Smart energy performance indicators for live historical and normative feedback systems




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Peer reviewed



Communicating building energy performance to building users has been identified as a significant opportunity to support behaviour change. This research pursues the concept of continuous, automated feedback designed to support motivated building users to learn how their behaviour impacts building energy performance. Automated energy consumption data collection presents an opportunity to develop approaches for continuous feedback systems. However, energy performance is a complex notion and consumption data alone are not suitable to convey performance. In order to be of use, performance indicators designed specifically for providing feedback to building users must reflect changes in user behaviour which may be small relative to total consumption. A new building energy performance indicator is proposed based on the concept of continuous improvement. The indicator combines the benefits of historic and normative feedback by producing a normalised index of improvement or deterioration over time. The indicator is also well suited to communicating building energy performance in a user-friendly way. The indicator is based on a predictive consumption model fitted to data for a rolling baseline period. The scale of the indicator is defined in terms of the variation in baseline model residuals. This allows for a direct comparison between buildings on the basis of improvement or deterioration from the baseline performance. A direct comparison can be made even between very different buildings. A case study of five university buildings is presented. Consumption is predicted at half-hourly resolution using a variation of a standard variable degree day model. The indicator is calculated for each half hour beyond the initial 365-day baseline period on a rolling basis with a new baseline model being calculated each week. The indicator reflects even small changes to regular consumption patterns, both persistent and transient. Persistent changes are absorbed into the rolling baseline model after a few months. Critically the indicator is sensitive enough to detect small changes in consumption patterns and can be compared between buildings. As a feedback tool the indicator has the benefit of having a common scale and being comparable across buildings.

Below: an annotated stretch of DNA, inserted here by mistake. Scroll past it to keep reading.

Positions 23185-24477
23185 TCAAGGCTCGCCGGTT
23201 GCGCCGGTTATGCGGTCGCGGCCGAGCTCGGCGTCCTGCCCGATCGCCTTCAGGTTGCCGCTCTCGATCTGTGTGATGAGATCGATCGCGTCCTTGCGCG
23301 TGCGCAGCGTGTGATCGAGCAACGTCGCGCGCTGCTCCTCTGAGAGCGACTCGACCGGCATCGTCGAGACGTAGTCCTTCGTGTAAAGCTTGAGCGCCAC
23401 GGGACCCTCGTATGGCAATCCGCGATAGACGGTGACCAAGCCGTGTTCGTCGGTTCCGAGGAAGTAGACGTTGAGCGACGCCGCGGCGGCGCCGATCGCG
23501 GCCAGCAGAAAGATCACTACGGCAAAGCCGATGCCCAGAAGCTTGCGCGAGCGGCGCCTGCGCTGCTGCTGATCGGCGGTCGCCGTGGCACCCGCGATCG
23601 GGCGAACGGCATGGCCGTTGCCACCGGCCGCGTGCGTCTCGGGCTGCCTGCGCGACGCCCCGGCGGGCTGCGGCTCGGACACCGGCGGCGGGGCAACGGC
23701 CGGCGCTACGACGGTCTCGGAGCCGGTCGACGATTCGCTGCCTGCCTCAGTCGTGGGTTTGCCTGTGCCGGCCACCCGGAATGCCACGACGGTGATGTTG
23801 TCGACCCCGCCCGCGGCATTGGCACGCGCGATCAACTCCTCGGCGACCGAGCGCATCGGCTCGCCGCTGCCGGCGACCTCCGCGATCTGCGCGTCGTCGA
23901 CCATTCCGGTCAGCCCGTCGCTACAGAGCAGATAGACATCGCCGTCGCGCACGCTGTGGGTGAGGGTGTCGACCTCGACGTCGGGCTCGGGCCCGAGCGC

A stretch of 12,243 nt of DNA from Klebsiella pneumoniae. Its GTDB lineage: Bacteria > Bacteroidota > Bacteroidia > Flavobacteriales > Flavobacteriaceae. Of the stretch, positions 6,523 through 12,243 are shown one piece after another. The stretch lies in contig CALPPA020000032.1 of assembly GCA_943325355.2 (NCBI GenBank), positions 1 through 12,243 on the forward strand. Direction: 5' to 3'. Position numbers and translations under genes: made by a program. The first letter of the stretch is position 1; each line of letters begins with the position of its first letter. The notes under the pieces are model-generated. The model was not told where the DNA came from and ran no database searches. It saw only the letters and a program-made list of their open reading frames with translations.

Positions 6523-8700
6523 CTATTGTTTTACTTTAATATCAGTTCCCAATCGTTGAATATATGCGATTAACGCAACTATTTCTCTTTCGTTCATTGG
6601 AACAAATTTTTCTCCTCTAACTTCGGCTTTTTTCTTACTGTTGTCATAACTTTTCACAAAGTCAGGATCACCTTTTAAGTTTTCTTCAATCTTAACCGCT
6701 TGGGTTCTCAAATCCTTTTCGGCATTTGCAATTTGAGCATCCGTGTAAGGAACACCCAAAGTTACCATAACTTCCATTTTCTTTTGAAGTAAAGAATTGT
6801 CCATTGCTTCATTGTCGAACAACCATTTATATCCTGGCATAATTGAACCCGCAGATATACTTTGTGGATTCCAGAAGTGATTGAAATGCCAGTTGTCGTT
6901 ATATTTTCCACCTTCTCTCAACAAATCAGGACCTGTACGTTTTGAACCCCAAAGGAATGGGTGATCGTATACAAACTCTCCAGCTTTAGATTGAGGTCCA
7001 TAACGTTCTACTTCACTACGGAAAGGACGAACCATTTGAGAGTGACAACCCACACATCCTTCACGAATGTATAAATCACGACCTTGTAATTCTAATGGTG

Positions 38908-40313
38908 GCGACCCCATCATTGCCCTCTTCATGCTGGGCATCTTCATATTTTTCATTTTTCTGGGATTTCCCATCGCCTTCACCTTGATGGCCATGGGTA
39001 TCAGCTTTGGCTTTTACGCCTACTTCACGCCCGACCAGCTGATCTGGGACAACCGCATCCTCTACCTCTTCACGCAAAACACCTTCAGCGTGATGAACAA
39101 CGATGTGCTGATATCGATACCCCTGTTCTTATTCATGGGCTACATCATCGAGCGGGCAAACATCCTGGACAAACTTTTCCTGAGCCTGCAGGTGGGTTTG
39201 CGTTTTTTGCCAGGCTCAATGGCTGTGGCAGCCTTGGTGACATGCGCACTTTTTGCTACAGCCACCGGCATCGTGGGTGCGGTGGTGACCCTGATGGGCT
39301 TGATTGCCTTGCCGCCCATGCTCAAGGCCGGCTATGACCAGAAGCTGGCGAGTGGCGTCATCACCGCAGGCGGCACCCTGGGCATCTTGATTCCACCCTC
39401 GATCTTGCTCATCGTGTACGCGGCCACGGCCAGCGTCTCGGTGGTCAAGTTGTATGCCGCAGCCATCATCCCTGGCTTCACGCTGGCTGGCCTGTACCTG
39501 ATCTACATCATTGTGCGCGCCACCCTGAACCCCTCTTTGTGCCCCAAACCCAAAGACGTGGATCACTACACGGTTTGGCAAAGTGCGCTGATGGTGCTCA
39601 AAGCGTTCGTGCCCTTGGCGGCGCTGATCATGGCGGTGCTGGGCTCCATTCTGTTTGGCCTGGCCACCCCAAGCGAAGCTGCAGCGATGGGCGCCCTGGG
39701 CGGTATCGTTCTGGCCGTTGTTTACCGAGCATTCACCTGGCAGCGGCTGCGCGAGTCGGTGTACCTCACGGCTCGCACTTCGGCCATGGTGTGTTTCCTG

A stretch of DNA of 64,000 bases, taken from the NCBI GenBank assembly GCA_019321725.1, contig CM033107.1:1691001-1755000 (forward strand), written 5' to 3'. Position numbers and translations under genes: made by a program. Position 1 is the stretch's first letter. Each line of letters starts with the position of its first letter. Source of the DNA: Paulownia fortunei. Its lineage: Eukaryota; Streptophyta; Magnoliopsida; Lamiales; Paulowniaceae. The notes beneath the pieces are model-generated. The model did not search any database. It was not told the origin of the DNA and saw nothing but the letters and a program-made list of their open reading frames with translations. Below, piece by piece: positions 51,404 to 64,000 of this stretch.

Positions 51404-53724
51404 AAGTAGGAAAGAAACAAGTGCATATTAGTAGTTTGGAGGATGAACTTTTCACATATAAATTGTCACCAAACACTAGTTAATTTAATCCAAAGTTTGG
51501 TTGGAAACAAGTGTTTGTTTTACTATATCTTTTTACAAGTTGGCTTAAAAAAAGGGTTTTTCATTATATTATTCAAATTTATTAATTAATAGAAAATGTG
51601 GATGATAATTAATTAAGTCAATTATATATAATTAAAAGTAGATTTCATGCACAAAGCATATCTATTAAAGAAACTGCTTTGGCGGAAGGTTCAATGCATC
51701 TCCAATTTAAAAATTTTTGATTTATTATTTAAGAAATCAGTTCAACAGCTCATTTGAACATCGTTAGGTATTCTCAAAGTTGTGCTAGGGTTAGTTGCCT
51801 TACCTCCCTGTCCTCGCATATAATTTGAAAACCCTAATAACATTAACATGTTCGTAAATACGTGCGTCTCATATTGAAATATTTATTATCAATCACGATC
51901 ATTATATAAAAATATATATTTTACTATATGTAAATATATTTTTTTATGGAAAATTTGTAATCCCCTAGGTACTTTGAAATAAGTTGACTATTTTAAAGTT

energy performance indicators, energy consumption modelling, energy feedback


Stuart, G. and Fleming, P. D. (2014) Smart energy performance indicators for live historical and normative feedback systems. Frankfurt: Improving Energy Efficiency in Commercial Buildings (IEECB) Conference 2014, pp. 400-414


Research Institute